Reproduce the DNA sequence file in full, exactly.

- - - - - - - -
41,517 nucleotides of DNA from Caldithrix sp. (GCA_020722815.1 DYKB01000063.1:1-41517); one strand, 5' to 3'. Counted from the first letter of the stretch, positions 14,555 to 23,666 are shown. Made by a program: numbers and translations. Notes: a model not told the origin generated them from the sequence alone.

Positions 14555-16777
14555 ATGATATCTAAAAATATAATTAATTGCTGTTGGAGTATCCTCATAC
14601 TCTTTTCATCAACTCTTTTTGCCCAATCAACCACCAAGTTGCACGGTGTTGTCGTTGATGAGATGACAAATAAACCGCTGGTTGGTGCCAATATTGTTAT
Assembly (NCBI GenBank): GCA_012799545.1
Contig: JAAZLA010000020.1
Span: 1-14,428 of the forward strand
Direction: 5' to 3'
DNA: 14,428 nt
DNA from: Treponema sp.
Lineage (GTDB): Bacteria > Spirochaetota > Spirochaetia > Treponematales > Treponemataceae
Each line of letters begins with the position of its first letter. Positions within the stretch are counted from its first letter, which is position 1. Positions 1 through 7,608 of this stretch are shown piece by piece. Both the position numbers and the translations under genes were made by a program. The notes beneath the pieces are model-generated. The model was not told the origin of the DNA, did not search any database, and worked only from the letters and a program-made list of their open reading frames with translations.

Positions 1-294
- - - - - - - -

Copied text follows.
41,517 nucleotides of DNA from Caldithrix sp. (GCA_020722815.1 DYKB01000063.1:1-41517); one strand, 5' to 3'. Counted from the first letter of the stretch, positions 14,555 to 23,666 are shown. Made by a program: numbers and translations. Notes: a model not told the origin generated them from the sequence alone.

Positions 14555-16777
14555 ATGATATCTAAAAATATAATTAATTGCTGTTGGAGTATCCTCATAC
14601 TCTTTTCATCAACTCTTTTTGCCCAATCAACCACCAAGTTGCACGGTGTTGTCGTTGATGAGATGACAAATAAACCGCTGGTTGGTGCCAATATTGTTAT
Assembly (NCBI GenBank): GCA_012799545.1
Contig: JAAZLA010000020.1
Span: 1-14,428 of the forward strand
Direction: 5' to 3'
DNA: 14,428 nt
DNA from: Treponema sp.
Lineage (GTDB): Bacteria > Spirochaetota > Spirochaetia > Treponematales > Treponemataceae
Each line of letters begins with the position of its first letter. Positions within the stretch are counted from its first letter, which is position 1. Positions 1 through 7,608 of this stretch are shown piece by piece. Both the position numbers and the translations under genes were made by a program. The notes beneath the pieces are model-generated. The model was not told the origin of the DNA, did not search any database, and worked only from the letters and a program-made list of their open reading frames with translations.

Positions 1-294